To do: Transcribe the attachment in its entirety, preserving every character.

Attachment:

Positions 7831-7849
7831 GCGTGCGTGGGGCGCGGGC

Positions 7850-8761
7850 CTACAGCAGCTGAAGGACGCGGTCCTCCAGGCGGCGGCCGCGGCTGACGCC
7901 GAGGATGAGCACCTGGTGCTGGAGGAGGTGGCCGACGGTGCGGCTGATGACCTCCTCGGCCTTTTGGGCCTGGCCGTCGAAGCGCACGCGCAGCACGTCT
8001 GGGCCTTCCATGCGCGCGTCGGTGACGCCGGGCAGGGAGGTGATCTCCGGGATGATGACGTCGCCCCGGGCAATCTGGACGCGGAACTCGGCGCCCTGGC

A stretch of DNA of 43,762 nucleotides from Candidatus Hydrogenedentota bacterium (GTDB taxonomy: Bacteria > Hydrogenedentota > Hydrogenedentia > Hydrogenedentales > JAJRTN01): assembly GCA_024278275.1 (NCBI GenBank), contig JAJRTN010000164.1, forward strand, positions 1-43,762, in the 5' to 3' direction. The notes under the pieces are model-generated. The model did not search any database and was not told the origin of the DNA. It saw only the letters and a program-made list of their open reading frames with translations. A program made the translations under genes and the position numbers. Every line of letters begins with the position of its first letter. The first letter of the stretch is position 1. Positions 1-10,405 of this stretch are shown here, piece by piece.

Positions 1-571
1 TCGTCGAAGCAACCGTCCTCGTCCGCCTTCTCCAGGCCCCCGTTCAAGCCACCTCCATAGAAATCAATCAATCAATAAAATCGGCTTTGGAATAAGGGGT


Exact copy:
Positions 7831-7849
7831 GCGTGCGTGGGGCGCGGGC

Positions 7850-8761
7850 CTACAGCAGCTGAAGGACGCGGTCCTCCAGGCGGCGGCCGCGGCTGACGCC
7901 GAGGATGAGCACCTGGTGCTGGAGGAGGTGGCCGACGGTGCGGCTGATGACCTCCTCGGCCTTTTGGGCCTGGCCGTCGAAGCGCACGCGCAGCACGTCT
8001 GGGCCTTCCATGCGCGCGTCGGTGACGCCGGGCAGGGAGGTGATCTCCGGGATGATGACGTCGCCCCGGGCAATCTGGACGCGGAACTCGGCGCCCTGGC

A stretch of DNA of 43,762 nucleotides from Candidatus Hydrogenedentota bacterium (GTDB taxonomy: Bacteria > Hydrogenedentota > Hydrogenedentia > Hydrogenedentales > JAJRTN01): assembly GCA_024278275.1 (NCBI GenBank), contig JAJRTN010000164.1, forward strand, positions 1-43,762, in the 5' to 3' direction. The notes under the pieces are model-generated. The model did not search any database and was not told the origin of the DNA. It saw only the letters and a program-made list of their open reading frames with translations. A program made the translations under genes and the position numbers. Every line of letters begins with the position of its first letter. The first letter of the stretch is position 1. Positions 1-10,405 of this stretch are shown here, piece by piece.

Positions 1-571
1 TCGTCGAAGCAACCGTCCTCGTCCGCCTTCTCCAGGCCCCCGTTCAAGCCACCTCCATAGAAATCAATCAATCAATAAAATCGGCTTTGGAATAAGGGGT